Originally from Northern England, Alan Norsworthy has been a photographer since the late 1960's.

He moved to Canada in 1973 and has made Guelph Ontario his home for the last 24 years.

" I remember visiting the CN Tower in the early 70's and the guide said that as far as you could see in any direction is the best farmland in Canada. That comment echoes down the years as I watch subdivisions eat up the landscape."

The area around Guelph offers up a plethora of rural images which Alan captures with his artistic vision. His work covers everything from macro photographs of flowers, sweeping landscapes, historic buildings and old abandoned farms in both colour and Black and White.

"This is where I find my inspiration, I have a need to show people the beauty I see as I walk the woods and fields of Southern Ontario"

Sunday, October 27, 2013

Wet and Wild

Yesterday was a dark and stormy day, but I ventured out anyway. You see, when people ask how I manage to get the images I get, the answer is you have to put yourself in the place and time when they appear. Because "In the right light, at the right time, everything is extraordinary". ~Aaron Rose

If that time is in the pouring rain then so be it.

But it's not all about the photography, sometimes it's just being out there. A time away a time to tune out the roar and listen for the silence. I have talked many times about this because I need it, we all need it but some don't go find it and live their lives in the turmoil of 'modern living'

I cannot, even on a day like yesterday

You see there is no 'bad' weather just poor preparation . Yesterday was all about rain gear, from hat to boots, waterproof everything.

Proper dress means that you can enjoy the day.

In the woods on a day such as yesterday there is a peace. The rain falls softly here onto the leaf strewn ground, sometimes fast staccato bursts other times a gentle pitter patter while high above the wind moans.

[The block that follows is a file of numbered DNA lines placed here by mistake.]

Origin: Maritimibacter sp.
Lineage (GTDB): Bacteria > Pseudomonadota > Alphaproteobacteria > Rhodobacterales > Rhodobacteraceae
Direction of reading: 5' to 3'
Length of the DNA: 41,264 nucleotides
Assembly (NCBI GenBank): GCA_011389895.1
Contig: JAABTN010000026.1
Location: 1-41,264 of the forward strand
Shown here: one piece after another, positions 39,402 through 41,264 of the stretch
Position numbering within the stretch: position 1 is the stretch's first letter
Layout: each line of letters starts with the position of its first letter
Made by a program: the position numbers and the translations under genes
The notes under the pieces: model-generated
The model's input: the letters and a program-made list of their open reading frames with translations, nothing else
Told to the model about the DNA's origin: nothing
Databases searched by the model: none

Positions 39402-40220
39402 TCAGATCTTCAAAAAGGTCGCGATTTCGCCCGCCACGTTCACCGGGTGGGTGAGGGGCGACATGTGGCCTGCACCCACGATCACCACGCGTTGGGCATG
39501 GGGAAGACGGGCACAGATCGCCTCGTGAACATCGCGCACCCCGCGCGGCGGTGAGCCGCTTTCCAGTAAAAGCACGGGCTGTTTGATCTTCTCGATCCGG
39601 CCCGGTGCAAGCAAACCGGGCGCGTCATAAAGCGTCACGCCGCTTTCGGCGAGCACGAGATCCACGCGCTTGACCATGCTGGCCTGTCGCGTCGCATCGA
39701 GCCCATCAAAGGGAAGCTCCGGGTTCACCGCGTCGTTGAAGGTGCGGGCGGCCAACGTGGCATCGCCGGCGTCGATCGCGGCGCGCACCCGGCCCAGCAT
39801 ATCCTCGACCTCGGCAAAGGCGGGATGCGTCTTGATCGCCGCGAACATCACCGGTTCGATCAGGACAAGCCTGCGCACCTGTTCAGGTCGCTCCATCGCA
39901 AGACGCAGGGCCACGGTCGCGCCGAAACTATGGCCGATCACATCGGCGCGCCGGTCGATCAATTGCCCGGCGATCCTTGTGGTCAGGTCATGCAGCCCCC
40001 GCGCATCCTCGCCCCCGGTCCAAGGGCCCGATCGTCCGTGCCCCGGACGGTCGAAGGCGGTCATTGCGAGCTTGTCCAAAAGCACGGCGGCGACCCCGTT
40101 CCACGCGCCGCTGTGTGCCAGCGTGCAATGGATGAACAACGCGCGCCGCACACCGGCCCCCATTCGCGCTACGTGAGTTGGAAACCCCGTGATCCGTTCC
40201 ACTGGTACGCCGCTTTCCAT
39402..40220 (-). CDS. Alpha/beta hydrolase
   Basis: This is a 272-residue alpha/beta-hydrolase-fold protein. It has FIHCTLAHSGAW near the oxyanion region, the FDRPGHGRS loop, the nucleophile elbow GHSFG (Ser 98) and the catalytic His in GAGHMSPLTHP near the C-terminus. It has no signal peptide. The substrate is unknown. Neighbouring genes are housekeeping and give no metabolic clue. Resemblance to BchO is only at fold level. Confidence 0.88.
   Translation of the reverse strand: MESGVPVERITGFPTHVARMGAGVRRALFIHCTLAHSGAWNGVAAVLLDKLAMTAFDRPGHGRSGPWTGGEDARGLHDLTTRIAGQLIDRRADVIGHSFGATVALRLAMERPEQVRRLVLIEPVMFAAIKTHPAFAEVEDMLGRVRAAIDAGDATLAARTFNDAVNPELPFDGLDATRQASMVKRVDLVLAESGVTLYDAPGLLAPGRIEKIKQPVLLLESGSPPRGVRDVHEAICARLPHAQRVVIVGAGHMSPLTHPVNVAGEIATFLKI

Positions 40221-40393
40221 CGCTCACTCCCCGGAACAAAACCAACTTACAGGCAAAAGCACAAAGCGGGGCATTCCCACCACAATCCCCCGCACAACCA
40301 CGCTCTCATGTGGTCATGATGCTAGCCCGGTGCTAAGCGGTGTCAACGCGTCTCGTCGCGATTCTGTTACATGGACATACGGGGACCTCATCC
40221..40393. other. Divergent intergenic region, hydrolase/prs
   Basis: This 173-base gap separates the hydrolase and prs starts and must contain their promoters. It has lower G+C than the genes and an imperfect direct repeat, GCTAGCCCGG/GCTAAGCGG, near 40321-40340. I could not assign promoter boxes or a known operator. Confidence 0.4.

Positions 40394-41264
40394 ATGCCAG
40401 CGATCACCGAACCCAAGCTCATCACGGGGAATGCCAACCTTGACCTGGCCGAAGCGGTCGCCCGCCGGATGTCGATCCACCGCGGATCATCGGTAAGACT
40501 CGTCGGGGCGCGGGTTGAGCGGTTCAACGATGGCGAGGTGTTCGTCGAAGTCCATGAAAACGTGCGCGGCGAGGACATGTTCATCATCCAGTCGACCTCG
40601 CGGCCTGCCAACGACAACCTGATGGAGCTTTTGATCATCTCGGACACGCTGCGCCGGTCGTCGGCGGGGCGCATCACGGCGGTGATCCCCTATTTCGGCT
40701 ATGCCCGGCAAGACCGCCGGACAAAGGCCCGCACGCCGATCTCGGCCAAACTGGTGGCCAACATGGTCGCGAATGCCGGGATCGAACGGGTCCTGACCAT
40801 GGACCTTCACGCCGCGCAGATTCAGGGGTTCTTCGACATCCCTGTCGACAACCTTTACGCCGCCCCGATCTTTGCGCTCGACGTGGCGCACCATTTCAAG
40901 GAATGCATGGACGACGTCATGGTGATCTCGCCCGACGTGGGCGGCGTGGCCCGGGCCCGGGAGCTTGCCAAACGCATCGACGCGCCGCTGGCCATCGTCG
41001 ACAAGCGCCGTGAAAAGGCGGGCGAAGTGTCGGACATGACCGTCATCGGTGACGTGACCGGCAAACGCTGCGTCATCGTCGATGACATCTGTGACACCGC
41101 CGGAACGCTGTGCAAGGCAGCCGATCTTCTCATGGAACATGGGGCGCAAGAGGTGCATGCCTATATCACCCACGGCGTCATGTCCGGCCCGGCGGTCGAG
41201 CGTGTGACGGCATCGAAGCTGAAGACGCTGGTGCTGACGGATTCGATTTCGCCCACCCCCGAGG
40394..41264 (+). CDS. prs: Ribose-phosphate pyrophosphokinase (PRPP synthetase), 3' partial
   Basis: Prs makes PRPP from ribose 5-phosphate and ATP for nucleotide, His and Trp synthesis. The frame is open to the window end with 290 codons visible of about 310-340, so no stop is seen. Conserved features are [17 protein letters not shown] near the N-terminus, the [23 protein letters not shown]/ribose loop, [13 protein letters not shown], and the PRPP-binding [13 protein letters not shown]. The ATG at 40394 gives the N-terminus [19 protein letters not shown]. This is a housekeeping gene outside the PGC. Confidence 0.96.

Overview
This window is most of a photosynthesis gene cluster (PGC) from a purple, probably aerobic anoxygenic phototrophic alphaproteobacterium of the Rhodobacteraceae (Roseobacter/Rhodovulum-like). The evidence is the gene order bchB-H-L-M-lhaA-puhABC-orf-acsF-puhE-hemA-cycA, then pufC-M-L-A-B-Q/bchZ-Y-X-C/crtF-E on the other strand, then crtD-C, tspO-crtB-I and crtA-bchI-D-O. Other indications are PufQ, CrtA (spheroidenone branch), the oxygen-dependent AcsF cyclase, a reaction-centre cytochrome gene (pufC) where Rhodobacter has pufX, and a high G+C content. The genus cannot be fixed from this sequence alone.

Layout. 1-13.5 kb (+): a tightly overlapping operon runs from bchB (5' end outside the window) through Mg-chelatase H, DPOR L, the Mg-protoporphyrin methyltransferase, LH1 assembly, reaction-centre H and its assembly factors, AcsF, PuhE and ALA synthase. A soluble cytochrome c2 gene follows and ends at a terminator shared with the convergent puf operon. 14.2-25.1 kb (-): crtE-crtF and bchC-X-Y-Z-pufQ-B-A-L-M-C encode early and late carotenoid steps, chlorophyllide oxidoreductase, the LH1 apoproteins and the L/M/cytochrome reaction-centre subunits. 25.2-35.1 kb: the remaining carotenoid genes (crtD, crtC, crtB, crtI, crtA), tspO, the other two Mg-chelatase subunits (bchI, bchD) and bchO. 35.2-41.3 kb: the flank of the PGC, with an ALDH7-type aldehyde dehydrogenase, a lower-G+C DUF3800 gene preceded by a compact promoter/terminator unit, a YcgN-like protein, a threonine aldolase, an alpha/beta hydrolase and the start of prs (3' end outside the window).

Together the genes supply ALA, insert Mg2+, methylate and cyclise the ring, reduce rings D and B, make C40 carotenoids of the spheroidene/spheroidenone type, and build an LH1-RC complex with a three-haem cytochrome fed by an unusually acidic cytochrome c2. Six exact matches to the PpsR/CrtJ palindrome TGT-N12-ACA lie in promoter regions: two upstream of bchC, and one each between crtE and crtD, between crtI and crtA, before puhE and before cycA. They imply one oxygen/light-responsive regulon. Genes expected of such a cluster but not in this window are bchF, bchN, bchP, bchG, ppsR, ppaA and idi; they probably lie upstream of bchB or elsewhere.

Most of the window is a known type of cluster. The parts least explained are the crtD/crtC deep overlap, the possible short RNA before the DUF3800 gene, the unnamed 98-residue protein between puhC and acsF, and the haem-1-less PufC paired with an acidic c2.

Not many animals or birds venture out but the occasional chirp or rustling makes you aware of their presence. We are never truly alone.

Standing by the pond, sheltered by the tree's I watch as the sleet, driven by the wind dances across the water. A constant, yet changing pattern dictated by the whims of the wind. I go closer and watch as fallen leaves are pushed from the lee of the shore out into the maelstrom.

It sure beats TV!

"Sunshine is delicious, rain is refreshing, wind braces us up, snow is exhilarating; there is really no such thing as bad weather, only different kinds of good weather."
~John Ruskin

Monday, October 21, 2013

Guelph Studio Tour .. We made it !!

It was a long, tiring weekend.

Seven of us, all members of the Guelph Photographers Guild, put on a show at the Guelph Studio Tour.  

We were at Dublin St Church where we cleared the Hallman Room and set up our booths.
At 7:00 pm the doors were officially opened and the crowds rushed in...
well OK the crowds trickled in in one's and two's ...

We had about 20 visitors all with positive responses to our work with 2 sales made on opening night ! 
A good start

We knew Saturday would be a killer.
On your feet from 10:00-6:00 in a stuffy, hot room.

But I lost count, early on, of the number of visitors we had. A constant stream sometimes 
overwhelming, sometimes ones and two's with very few breaks.

Not that I am complaining.

We all made sales, some more than others. Ken certainly rose to the occasion on his first time as part of the tour, chatting to everyone who came near and sold 3 images by the end of the day 

In between selling Stephen was busy giving info and direction to prospective Guild members.